Our footy tipping "competition" actually consists of three separate competitions:
You may play all or any of these each week - they are completely separate.
The probabilistic competition involves the tipper entering the probability (between 0 and 1) that they believe a team will win the match. It is sometimes also referred to as the information theoretic or info competition. The father of information theory was Claude Shannon.
In a traditional tipping competition, the tipper is forced to choose one team as the outright winner. However the tipper still believes that the other team does have some chance, just not as much as the team they chose. (In closely matched games, you may even think it will be a draw.) Choosing a probability allows the tipper to express their uncertainty or confidence level in the outcome.
It can be simply proven that the highest expected score can be achieved by tipping the true probability. (Even though the true probability is never known.)
The scoring system works as follows: If the tipper assigns probability p to team A winning, then the score (in "bits") gained is:
From the above we can see that the maximum gain of 1.0 is obtained by tipping 1.0 on the winning team. This however is very risky as maximum loss of -Infinity is achieved by tipping 1.0 on the losing team.
The scoring is not symmetrical and can be very non-intuitive for the beginner. The table below gives example tips and the scores (in bits) you would receive if your team won and if your team lost. Note that p values less than 0.5 are equivalent to tipping the other team with 1.0-p. Also, p=0.5 is equivalent to sitting on the fence - you neither gain nor lose any bits.
|p||Score if win||Score if lost||Score if draw|
If there is a draw, the average of the win and loss scores are taken:
This is an upside-down "U" shaped function, which is negative for every value of p except for p=0.5. If you think a draw will occur you should tip 0.5. If correct, your reward is to lose no bits; everyone who tipped otherwise will lose bits.
Certain trends in your tipping can be measured, such as boldness, calibration and trust.
See also the Normal and Gaussian competitions.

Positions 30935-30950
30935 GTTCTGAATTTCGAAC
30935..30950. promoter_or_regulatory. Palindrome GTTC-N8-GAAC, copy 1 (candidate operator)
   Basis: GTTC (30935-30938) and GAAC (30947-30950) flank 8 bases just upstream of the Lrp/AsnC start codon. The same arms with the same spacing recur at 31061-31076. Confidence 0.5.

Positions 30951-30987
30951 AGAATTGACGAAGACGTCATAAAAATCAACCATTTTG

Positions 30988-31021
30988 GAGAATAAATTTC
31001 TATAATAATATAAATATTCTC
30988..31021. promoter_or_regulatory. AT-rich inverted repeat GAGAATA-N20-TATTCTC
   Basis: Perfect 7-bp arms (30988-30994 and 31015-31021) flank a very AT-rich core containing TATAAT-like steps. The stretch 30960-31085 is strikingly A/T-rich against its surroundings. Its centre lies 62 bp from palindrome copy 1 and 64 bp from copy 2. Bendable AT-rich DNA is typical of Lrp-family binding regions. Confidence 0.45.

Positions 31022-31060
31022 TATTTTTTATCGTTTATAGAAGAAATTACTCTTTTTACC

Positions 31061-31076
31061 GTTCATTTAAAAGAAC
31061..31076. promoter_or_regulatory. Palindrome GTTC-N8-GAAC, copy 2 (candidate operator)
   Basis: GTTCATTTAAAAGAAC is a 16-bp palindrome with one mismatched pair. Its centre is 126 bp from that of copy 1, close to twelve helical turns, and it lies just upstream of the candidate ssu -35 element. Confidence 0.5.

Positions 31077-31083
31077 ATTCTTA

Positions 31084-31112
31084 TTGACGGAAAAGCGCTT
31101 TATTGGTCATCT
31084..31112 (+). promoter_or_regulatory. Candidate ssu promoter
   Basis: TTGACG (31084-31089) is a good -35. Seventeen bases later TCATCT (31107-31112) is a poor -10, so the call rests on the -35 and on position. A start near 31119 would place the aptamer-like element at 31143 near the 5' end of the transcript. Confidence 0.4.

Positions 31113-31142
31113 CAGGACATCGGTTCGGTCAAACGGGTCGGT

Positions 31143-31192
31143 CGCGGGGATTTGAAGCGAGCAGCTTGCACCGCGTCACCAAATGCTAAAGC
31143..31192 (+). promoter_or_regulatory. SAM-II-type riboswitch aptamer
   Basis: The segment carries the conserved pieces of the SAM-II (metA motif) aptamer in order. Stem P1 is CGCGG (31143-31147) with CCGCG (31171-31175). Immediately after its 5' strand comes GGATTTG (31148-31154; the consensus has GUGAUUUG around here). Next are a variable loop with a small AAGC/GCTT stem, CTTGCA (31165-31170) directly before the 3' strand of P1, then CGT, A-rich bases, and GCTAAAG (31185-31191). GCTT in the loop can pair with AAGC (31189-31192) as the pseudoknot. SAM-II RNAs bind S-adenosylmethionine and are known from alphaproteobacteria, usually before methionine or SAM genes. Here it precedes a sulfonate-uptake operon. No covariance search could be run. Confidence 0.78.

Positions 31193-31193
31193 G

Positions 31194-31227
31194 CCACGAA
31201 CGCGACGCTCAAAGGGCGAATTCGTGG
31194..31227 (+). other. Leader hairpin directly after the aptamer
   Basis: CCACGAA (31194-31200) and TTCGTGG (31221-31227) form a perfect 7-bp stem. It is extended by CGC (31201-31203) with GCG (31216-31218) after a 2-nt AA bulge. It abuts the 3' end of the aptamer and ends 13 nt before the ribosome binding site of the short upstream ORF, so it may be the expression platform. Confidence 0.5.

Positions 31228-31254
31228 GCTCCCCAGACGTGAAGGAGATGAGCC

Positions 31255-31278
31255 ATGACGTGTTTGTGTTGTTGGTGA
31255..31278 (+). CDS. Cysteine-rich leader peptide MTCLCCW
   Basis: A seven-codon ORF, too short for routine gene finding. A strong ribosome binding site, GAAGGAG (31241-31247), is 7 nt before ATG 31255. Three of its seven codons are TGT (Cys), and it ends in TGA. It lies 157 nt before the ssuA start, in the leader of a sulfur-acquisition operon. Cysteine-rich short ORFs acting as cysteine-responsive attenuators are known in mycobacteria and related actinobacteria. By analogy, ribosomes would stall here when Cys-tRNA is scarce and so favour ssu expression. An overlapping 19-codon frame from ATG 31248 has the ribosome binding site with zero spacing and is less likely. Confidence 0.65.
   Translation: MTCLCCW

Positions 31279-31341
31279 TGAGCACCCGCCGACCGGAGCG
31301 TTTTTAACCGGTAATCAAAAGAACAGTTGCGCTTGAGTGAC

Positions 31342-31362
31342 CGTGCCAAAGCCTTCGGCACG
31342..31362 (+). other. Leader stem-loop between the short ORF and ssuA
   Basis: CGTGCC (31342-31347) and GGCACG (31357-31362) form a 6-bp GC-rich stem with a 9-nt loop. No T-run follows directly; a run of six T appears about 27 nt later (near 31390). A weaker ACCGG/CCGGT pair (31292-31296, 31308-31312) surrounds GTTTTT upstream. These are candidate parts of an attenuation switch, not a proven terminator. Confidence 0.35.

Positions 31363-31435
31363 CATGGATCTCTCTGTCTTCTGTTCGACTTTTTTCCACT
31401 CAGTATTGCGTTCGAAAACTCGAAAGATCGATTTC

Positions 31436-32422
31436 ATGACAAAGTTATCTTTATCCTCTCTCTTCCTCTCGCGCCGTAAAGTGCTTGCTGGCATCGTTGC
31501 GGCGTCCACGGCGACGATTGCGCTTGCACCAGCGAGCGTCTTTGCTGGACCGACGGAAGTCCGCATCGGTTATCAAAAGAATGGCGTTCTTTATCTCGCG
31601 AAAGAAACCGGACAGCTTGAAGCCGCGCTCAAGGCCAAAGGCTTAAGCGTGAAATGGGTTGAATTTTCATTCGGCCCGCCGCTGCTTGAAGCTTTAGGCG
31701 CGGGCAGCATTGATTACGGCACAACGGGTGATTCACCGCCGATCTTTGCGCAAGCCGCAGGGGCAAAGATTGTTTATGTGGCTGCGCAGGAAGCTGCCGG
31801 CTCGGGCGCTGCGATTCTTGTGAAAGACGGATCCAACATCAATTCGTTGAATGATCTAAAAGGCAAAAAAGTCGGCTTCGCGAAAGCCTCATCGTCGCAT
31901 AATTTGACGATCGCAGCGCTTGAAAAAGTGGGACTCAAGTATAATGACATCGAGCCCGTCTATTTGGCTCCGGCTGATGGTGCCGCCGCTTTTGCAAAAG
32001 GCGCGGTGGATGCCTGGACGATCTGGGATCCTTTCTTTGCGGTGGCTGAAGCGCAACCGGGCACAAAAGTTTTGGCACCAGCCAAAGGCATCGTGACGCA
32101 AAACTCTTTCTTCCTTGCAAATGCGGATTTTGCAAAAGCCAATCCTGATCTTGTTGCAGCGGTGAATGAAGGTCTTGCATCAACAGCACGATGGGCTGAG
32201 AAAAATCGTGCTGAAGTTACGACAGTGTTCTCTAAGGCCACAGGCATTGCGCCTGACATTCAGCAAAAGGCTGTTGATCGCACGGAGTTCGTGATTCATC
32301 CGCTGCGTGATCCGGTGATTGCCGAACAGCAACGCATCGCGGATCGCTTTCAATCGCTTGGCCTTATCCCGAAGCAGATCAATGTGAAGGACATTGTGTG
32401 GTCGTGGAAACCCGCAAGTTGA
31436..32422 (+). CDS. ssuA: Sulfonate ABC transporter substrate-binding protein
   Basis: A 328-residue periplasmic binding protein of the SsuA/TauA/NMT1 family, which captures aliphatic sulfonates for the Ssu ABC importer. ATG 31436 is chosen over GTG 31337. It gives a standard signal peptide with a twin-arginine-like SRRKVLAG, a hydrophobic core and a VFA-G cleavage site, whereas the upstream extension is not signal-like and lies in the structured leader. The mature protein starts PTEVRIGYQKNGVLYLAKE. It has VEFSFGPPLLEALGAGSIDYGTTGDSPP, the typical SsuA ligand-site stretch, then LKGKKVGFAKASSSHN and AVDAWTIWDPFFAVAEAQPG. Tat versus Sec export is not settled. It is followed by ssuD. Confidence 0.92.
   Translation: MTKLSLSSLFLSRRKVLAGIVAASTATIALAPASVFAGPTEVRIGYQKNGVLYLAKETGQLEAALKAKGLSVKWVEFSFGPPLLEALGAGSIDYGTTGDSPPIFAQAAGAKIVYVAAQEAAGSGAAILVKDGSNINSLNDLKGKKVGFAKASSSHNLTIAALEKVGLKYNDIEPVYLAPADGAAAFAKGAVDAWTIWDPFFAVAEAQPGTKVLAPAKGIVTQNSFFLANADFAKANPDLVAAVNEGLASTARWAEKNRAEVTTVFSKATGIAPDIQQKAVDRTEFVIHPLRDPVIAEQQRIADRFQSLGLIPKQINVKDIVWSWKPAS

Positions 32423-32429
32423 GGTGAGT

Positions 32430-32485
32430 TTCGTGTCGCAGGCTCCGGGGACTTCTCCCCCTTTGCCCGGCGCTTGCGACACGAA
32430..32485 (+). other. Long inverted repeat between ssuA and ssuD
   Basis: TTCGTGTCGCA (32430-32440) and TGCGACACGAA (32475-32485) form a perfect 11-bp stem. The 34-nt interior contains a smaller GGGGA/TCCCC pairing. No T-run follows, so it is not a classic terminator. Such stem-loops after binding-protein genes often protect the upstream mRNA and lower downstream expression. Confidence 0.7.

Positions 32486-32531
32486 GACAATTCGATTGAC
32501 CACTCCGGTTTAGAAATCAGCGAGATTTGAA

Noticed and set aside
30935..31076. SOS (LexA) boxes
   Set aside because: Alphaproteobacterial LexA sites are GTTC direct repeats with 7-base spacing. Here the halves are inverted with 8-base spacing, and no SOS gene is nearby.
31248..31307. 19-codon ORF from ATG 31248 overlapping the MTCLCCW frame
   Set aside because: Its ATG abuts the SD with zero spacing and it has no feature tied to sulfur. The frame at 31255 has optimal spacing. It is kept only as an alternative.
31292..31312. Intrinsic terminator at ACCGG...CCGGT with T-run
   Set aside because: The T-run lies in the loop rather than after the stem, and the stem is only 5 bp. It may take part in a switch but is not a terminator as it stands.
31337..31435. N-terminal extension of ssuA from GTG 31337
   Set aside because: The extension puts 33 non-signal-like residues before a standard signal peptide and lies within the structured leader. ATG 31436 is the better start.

This competition is the similar to those played throughout Australia. It is sometimes also referred to as the traditional or standard competition. Tippers must choose the winning team and the number of points they think that team will win by (the "margin").
Tippers receive points for tipping the winning team plus bonus points depending on how close the tipped margin was to the actual margin.
The bonus points work as follows: Let A be the actual margin and Y be the margin you tipped. Then |A-Y| is the absolute value (ie. ignore the negative sign) of the difference between your margin and the actual margin. Note that even if you tip the losing team you are still in the running for bonus points. ie. your margin is really a just a negative value:
|31 or more||0|
See also the Probabilistic and Gaussian competitions.
The Gaussian competition involves the tipper nominating a winning margin and a standard deviation.
The standard deviation allows the tipper to express his or her confidence in their choice of margin. The smaller the standard deviation, the more points you will get if the true margin is close to your one, but if it is too far out, you will receive a large negative score.
The tipper is rewarded with a constant plus the logarithm of the probability they assigned to the winning margin (denoted x below) in a manner similar to the Probabilistic competition. The formula for the game score (in bits) is:
In this competition the accuracy of prediction of winning margin is important. The standard deviation proves to be difficult to estimate accurately; experience has shown that a value around 40 is a good place to start.
See also the Normal and Probabilistic competitions.
Clayton School of Information Technology,
Faculty of Information Technology, Monash University.
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